Here are the limits that Martinez has. Once he starts to operate downfield, he gets sporadic with his accuracy and doesn’t offer the same velocity of other QBs. Here is an open post route developing that if he throws a good ball could easily turn into 6. Instead he puts the ball too far out and misses his target resulting in an incomplete pass.

Shortly after the above play, Martinez shows just what he brings as a mobile QB. He notices the pocket starting to break down, so he begins to work left in hopes of scrambling. However, he keeps his eyes downfield to see a wide-open Malik Knowles crossing the field. He quickly sets up and delivers the throw for a nice completion. Ideally, the ball is more accurate, but with him having to set up and throw as quickly as he did and off-momentum it’s excusable. It didn’t stop the play from breaking for a huge pickup after the catch.

It wasn’t all sunshine and rainbows against the Longhorns. Martinez had an awful throw here in which he sees the dig route but doesn’t pick up on Jaylan Ford breaking off of his coverage. Ford reads Martinez’s eyes and picks off the football. The ball came out a bit slow as well. which hurts. I can’t quite tell if #95 got his hand on the ball.

Later on in the game, Martinez had another run worth seeing, as he steps up in the pocket but sees the defender about to crash in the middle. Martinez decides to turn the play into a scramble and follows behind his blocker and breaks a tackle to get into space and picks up the first down. His contact balance and speed are a game-changer to help the offense.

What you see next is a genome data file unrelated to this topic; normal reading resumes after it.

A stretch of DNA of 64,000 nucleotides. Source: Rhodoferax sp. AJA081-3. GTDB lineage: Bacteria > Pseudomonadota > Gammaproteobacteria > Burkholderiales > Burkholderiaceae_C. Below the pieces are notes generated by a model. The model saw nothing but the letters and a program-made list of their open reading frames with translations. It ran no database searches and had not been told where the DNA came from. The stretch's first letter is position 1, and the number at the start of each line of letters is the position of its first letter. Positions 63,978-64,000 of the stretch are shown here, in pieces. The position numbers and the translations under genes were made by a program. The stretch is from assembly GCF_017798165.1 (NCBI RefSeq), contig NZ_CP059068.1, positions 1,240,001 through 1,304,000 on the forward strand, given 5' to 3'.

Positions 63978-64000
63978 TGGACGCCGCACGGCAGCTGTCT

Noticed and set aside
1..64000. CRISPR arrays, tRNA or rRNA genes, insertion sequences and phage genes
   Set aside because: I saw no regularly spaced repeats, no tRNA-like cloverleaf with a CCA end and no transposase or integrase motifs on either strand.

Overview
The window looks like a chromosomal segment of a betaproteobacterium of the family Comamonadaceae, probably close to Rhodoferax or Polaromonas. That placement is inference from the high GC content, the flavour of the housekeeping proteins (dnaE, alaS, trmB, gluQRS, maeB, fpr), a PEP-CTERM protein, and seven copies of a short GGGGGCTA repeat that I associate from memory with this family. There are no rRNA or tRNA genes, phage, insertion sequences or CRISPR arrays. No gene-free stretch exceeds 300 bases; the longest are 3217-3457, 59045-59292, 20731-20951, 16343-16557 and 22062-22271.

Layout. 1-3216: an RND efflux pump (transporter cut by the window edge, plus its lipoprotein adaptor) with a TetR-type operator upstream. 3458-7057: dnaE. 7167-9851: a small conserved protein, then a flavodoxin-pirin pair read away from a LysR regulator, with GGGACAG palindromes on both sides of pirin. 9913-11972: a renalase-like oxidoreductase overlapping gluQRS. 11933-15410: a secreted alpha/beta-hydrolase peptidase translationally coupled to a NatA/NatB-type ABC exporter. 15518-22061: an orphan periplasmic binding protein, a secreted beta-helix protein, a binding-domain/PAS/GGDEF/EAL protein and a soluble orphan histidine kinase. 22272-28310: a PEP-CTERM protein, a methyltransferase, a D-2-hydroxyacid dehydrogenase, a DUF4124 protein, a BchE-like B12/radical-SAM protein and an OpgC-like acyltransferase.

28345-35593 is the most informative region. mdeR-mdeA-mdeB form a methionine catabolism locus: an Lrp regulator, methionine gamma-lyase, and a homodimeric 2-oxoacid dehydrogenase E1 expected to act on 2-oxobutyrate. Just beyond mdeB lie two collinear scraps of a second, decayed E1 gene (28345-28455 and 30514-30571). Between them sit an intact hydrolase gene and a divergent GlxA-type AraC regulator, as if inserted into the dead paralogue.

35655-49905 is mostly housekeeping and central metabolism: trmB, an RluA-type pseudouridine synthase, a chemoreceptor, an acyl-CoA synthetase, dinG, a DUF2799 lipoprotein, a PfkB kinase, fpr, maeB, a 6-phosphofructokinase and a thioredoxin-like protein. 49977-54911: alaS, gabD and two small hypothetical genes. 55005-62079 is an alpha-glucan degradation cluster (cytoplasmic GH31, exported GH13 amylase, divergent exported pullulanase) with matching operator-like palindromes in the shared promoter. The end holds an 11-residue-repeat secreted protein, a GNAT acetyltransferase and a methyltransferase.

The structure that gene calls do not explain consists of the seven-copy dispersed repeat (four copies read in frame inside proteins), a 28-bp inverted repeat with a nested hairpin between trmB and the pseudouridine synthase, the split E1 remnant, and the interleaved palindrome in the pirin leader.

Middle-of-the-field reads are often the best indicator of a quarterbacks’ processing ability as they try to make the jump to the NFL. Martinez shows a nice ability to anticipate this throw to his tight end by reading the linebacker (#2) and making his decision based on which route he picks up. The linebacker chooses the route in front of him, and Martinez takes advantage of the space for the dig route over the top.

Martinez does a great job working around the crashing defender. Unfortunately, he resets to throw a terrible pass that is easily intercepted if not for a great hit made by his WR. There was plenty of pressure, and that didn’t stop after getting away from the first defender. But Martinez clearly has some arm limitations that hinder his ability to be in contention with some of the top names in this class, and likely limit his overall ceiling as a quarterback.

I wanted to save this play for last, because it’s without a doubt Martinez’s best play from my review. After a play-action set up, Martinez works extremely well to evade a crashing defender, but then quickly sets back up to hit an open receiver crossing the field. The receiver has plenty of space, but the maneuverability by Martinez to get out of the sack then get himself set back up to deliver the throw is very impressive. It will make him plenty of money if he can routinely do so at the next level.



Martinez has plenty of traits that should help him continue his football career at the professional level. With his size, processing, efficiency, and mobility, I think there should be plenty of teams interested in acquiring him, whether it be during the draft or in the UDFA process following.

The QB class and opinion seem to be quite mixed for the consensus opinion, so Martinez could be in consideration with other late-round options such as Clayton Tune (Houston), Jake Haener (Fresno State), Jaren Hall (BYU), Dorian Thompson-Robinson (UCLA), Stetson Bennett (Georgia), Aidan O’Connell (Purdue), and others. My pro comparison is former Steelers QB Bruce Gradkowski.

Martinez seems like a safer option to step into a QB room and work himself into becoming a serviceable backup. The Pittsburgh Steelers could easily be in the market for such a player, and Martinez fits their kind of mold they tend to look for in backup options.

Projection: Late Day 3

Depot Draft Grade: 6.5 – End of Roster/ Practice Squad (6th Round)

Games Watched: vs Missouri (2022), vs Texas (2022), at Oklahoma (2022)